The 5 Skills of Entrepreneurship – Leadership

This is one part of an ongoing series on In this article, we're discussing the skill of networking.

Our program, Entrepreneur Journey, focuses on teaching high school students how to become entrepreneurs. Part of this is learning the skills of an entrepreneur, including leadership. Leadership is about inspiring others and getting them to buy into a vision. Entrepreneurs should have passion and a clear vision to make good decisions full of integrity and high morals. People desire to be led by those who set a standard of excellence.

Think of the great leaders in your life, or those you admire in history.

Leadership Versus Management

Leadership is not management. Leadership is earned. Management is authority given by way of position.

Leadership is about inspiring people to follow. Management is about looking at outcomes and tweaking systems to make those outcomes more beneficial.

People don’t just follow blindly. They need to understand and believe in the vision if an entrepreneur is to become a true leader.

A true leader can connect the good of the business with the good of the individuals, therefore making that business a reality. By painting a clear picture about what could be, entrepreneurs inspire others to get on board, to work hard, and to push forward the efforts of the business, knowing they are benefitting everyone.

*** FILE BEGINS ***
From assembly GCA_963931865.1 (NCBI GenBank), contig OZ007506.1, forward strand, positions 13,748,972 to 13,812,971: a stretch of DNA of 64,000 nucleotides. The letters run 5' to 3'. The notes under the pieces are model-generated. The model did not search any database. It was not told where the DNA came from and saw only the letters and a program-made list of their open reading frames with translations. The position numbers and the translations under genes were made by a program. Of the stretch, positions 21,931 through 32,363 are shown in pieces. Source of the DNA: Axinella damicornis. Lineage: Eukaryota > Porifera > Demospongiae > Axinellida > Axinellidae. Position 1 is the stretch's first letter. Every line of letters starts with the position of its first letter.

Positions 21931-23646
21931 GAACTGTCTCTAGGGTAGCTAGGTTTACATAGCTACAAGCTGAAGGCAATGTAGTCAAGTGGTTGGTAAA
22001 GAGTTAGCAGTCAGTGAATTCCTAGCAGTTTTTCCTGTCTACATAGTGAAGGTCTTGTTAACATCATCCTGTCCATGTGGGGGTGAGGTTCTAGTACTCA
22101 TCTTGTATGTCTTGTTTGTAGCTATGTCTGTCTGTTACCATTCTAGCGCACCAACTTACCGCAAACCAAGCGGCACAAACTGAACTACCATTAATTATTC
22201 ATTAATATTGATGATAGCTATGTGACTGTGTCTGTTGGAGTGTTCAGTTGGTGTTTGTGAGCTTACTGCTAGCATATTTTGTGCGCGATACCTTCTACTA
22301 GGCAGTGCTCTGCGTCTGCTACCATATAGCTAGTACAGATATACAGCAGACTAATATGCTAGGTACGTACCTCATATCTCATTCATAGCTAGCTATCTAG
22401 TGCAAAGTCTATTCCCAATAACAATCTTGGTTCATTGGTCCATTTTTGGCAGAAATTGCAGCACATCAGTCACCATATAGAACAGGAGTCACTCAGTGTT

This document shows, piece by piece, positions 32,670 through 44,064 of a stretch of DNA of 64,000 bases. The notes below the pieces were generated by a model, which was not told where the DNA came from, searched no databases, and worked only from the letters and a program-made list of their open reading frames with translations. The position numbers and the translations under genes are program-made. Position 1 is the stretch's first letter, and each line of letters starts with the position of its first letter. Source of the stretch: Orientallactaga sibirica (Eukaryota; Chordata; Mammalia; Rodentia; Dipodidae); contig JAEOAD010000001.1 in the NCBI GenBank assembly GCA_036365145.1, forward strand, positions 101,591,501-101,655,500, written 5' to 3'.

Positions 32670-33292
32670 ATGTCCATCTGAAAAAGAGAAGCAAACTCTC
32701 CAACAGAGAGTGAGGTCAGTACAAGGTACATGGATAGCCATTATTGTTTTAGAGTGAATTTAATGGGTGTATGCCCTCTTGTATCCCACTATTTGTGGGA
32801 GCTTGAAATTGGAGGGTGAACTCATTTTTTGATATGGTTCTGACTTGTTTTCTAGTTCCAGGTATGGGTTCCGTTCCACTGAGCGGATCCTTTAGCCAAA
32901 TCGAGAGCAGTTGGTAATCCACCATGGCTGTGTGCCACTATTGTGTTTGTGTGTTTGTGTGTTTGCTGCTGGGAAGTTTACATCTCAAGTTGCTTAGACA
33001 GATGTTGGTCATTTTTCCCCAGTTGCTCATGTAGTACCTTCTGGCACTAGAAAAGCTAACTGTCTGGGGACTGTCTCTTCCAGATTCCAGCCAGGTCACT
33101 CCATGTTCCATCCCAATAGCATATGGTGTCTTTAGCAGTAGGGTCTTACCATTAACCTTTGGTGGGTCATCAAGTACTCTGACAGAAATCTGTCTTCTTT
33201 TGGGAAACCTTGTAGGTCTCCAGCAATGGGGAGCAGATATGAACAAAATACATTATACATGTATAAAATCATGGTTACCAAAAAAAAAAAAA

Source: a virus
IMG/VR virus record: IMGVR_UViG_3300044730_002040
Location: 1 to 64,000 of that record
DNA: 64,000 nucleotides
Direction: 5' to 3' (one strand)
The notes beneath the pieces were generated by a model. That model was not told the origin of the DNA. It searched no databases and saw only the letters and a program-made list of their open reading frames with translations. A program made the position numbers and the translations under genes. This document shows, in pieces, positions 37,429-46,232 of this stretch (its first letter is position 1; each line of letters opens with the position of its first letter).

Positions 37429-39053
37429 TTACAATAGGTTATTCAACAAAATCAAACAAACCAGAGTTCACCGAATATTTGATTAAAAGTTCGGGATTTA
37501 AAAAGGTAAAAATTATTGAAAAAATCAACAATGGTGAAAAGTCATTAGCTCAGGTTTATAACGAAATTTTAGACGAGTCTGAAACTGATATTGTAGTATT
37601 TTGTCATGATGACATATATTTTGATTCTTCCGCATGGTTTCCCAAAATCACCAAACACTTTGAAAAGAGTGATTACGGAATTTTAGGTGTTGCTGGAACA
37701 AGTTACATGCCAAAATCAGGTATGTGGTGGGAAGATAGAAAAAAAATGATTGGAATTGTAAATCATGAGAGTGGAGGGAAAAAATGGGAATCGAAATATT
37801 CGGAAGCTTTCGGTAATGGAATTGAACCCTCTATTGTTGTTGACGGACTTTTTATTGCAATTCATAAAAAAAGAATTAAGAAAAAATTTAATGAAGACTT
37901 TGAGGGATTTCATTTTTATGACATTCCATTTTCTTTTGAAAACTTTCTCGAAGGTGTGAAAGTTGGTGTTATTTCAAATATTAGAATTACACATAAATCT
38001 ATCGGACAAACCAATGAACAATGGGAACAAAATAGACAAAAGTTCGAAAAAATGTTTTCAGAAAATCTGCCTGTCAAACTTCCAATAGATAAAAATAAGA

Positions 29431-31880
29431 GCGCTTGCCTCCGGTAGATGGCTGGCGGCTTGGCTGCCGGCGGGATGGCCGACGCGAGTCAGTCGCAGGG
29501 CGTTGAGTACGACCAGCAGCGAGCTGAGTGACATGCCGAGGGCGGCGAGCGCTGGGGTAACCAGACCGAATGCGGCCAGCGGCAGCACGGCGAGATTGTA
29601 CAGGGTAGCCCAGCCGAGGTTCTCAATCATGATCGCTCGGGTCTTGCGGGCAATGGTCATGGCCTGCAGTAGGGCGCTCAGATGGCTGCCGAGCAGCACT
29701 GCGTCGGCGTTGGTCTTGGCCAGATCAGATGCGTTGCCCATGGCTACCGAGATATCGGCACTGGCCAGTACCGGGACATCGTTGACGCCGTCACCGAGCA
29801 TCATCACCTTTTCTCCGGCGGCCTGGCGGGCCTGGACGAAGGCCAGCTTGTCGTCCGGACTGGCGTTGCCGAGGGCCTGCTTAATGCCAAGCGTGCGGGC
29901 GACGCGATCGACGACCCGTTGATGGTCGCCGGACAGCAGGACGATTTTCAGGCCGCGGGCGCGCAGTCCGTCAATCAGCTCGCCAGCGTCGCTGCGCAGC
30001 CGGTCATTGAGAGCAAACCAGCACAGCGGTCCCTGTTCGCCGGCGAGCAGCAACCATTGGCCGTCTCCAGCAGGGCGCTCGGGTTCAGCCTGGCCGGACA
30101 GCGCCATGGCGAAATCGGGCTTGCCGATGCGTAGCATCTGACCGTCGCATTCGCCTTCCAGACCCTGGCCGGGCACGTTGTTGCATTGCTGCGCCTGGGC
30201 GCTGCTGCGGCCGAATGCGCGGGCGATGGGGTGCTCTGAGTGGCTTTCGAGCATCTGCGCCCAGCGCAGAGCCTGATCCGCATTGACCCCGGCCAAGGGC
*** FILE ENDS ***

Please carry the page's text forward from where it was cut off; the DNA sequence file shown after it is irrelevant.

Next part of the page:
What Can You Do For Me?

Great leaders understand the needs of the followers. They learn what motivates them and what resources they need to get the job done. Then they work hard to get the tools and resources for followers to succeed.

Great leadership means empowering others by challenging them and supporting them in their roles.

Speak Little, Hear More

Despite what you might think, you can find a leader in a meeting by seeing who is listening more than they are talking.

Entrepreneurs are at their best when they listen. Therefore, they can understand the needs of others and help support them.

"Character Does Count"

Leaders must have high integrity if they want others to follow them and support their vision and goals.

For example, individuals who are negative about others in the workplace are not likely to act as leaders, because listeners will assume the individual is negative about them when they are not around. Followers want a leader who engages in ethical, positive behavior.

To succeed as a leader, you must "practice what you preach."